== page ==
Monfils (#17 seed), on the other hand, floundered. He didn't have a strategy; he didn't seem to think about what he did, after initially breaking Novak early in the first set. However, he couldn't put enough on the ball to pressure Djokovic, and when he did, the balls flew. Monfils fed balls back to the center of the court where Djokovic stood contentedly controlling everything.
 
Djokovic won the last sixteen out of twenty-one games, securing his third consecutive spot in the semifinals of the U. S. Open.
 
Experience had won out in both of these matches.
 
Zvonareva (#7 seed) and Kanepi (#31 seed) were playing in their first-ever quarterfinal match at the U. S. Open. There were nerves, of course, as they worked toward the common goal.
 
The match was riddled with breaks of serve and unforced errors. Kanepi wracked up 60 unforced errors to 18 winners. She double faulted 9 times and threw them in at ill-timed moments -- when she was about to break back, again, or close a game.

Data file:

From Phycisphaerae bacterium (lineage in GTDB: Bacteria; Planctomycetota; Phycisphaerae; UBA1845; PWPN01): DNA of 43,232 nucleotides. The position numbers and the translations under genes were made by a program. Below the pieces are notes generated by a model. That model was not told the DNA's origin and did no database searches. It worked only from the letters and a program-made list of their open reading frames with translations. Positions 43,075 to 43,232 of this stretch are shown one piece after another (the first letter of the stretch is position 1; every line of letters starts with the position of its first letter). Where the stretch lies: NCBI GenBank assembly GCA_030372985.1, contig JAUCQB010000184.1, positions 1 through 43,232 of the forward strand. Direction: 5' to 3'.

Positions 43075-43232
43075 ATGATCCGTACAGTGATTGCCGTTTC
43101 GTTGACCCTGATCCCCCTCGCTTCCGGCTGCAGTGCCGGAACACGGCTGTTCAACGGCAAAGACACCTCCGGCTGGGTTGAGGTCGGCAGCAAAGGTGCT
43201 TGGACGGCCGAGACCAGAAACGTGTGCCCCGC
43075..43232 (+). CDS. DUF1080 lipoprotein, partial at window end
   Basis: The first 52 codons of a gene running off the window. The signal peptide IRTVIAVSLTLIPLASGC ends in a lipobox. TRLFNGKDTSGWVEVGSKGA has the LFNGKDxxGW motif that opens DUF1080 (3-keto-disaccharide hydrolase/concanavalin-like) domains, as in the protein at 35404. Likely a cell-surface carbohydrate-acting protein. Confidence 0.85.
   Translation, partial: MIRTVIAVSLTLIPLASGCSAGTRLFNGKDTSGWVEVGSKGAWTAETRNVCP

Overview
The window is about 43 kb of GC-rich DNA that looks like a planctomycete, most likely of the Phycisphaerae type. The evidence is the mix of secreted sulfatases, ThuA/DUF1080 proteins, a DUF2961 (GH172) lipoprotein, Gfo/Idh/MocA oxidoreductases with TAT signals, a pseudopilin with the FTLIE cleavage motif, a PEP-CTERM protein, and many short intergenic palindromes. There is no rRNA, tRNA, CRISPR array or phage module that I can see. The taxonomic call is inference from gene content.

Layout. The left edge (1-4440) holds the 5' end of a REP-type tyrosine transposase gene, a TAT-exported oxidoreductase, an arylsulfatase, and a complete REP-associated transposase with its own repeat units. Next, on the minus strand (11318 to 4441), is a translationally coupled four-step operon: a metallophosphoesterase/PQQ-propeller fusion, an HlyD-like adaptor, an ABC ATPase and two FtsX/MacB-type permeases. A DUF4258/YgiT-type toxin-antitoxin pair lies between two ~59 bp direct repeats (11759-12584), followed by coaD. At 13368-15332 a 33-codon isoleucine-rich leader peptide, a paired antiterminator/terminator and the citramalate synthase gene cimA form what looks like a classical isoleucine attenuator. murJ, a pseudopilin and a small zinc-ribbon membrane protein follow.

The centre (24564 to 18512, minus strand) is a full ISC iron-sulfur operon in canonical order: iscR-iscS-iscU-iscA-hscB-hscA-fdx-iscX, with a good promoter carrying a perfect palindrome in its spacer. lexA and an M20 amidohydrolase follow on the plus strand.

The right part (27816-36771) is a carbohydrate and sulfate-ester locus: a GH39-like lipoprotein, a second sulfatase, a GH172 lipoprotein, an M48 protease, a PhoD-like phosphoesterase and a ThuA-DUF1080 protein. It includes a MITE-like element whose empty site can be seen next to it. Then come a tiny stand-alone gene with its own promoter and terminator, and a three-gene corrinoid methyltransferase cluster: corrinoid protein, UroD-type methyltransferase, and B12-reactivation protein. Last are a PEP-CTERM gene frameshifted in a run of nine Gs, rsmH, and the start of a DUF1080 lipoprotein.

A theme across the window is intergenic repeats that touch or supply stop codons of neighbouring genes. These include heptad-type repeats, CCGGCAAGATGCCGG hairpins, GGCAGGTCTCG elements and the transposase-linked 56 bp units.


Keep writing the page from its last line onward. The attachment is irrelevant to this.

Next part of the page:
"I couldn't find my rhythm or control the ball," Kanepi said in her press conference. "And, Vera played very well."
 
Kanepi rushed from point to point, and acted annoyed and impatient. However, when her first serve hit its mark the Estonia woman hammered flat, deep groundstrokes at Zvonareva, successfully running her from one side of the court to the other.
 
Zvonareva quickly smartened up to Kanepi's one-dimensional strategy. The Russian kept the ball in play. She didn't have to do anything else, really, especially in the first set.
 
The match entertained fans with extended points and escalating squeals, though. One such point had 27 rallies.
 
Zvonareva showed tenacity under extremely adverse conditions. She also showed maturity, which in the past has been under examination. Last year in her quarterfinal match against Flavia Pennetta, Zvonareva had the biggest meltdown of the tournament.